The path that the electron travels in the subsequent layers of irradiated environment is different from its path at the beginning of its movement. The deeper the electron penetrates the absorbent, the less energy it has the longer its path becomes due to the subsequent interactions. This leads to the growth of energy deposited in subsequent layers―the dose increases. The effect of the dose increase depends on the electrons’ energy. This is connected to the fact, that the scattering strongly depends on the energy―it becomes smaller while the energy grows. Low-energy beam becomes easily scattered, which is visible in the fact that the electron path becomes deviated from the original one while the electron enters the environment. High-energy electrons become less scattered, therefore just after the entering the centre their path remains almost linear. It results in the smaller area of the increase of absorbed electron dose. The area of fast dose drop-off occurring deeper in the absorbent is related to the gradual drop-off of the electron number in the beam due to their slow down. While moving in the environment the electrons lose their energy and their paths get curved towards different directions. The loss of energy is related to ionization, inducing the atoms of the centre and radiation losses that are triggered by the changes in electron movement change and their slow down. As a result of these interactions the scope of the electrons is limited which causes the dose drop-off up to a certain depth, below which the PDD curve is almost the same as depth axis. Within this centre the dose is deposited by the braking radiation generated by braking electrons.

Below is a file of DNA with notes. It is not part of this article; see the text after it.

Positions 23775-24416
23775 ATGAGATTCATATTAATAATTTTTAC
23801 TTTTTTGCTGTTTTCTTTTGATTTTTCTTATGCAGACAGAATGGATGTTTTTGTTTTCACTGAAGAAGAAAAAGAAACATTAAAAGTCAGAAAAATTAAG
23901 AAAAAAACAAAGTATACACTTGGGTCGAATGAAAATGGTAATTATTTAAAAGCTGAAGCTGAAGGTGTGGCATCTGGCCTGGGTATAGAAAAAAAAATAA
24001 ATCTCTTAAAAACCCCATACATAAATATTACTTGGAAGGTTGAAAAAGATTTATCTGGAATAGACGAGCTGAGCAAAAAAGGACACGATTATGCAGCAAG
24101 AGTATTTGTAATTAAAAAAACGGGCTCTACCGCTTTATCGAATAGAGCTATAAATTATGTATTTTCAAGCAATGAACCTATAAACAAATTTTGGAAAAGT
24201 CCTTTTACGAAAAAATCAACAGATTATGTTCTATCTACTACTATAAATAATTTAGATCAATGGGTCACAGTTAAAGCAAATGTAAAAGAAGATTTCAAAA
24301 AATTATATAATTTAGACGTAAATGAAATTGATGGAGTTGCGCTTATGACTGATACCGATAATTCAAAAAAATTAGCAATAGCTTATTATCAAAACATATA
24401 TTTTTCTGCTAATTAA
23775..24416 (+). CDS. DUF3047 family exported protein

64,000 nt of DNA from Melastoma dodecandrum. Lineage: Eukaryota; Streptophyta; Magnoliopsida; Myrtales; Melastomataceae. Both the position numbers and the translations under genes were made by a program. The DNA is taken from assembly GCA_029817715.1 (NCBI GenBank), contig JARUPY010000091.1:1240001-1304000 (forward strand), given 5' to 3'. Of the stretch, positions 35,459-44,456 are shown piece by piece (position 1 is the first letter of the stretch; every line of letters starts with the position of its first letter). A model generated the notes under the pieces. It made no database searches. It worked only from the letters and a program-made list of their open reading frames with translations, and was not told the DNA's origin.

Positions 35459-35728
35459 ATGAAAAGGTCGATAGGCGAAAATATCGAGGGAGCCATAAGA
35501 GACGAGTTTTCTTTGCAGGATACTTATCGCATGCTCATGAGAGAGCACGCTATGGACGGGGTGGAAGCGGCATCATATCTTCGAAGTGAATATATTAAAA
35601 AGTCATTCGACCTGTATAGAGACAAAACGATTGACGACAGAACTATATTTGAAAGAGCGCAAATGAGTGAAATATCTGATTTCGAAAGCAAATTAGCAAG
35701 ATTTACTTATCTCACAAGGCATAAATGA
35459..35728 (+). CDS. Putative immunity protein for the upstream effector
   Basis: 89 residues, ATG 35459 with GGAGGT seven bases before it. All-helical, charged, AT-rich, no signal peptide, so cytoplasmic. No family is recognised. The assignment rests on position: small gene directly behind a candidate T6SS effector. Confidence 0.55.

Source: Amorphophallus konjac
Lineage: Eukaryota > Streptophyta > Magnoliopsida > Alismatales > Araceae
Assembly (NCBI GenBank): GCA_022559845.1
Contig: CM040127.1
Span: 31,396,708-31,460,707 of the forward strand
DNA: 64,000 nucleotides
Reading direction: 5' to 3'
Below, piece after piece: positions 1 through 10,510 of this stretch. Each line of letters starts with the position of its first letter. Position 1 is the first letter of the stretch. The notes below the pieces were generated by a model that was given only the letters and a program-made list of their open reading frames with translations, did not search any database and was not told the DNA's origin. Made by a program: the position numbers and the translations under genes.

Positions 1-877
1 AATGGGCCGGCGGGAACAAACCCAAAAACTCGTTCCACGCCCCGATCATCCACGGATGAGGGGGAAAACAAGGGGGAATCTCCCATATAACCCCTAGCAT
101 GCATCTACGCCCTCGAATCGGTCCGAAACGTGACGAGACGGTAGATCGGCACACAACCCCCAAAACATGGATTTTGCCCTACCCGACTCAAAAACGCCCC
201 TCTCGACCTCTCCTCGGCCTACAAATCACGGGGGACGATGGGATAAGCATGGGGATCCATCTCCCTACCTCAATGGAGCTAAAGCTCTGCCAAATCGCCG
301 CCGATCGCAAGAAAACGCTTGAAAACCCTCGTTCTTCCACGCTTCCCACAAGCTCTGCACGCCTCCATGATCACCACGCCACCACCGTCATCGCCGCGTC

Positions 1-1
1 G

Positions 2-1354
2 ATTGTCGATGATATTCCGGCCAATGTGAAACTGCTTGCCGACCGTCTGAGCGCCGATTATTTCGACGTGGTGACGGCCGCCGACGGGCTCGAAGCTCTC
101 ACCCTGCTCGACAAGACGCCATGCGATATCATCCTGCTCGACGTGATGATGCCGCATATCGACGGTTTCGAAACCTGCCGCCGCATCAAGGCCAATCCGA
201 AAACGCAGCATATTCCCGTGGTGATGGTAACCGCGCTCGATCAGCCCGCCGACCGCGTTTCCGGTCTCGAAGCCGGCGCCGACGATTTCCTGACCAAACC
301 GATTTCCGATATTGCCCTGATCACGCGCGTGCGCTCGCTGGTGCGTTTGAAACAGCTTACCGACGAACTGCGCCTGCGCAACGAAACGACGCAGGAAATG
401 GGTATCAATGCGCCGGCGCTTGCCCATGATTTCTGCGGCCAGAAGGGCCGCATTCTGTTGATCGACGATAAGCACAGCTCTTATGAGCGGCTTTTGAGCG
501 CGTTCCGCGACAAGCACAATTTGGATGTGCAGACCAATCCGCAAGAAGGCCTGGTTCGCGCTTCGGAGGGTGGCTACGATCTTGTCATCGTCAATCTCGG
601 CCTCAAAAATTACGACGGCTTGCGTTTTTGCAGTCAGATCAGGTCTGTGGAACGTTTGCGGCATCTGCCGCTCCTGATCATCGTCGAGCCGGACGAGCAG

One of the carcinoma radiotherapy rules is that the dose provided to the tumour (target volume) has to be homogeneous. Radiation by means of one electron beam is possible only thanks to the characteristic dose distribution, as shown on Figure 1.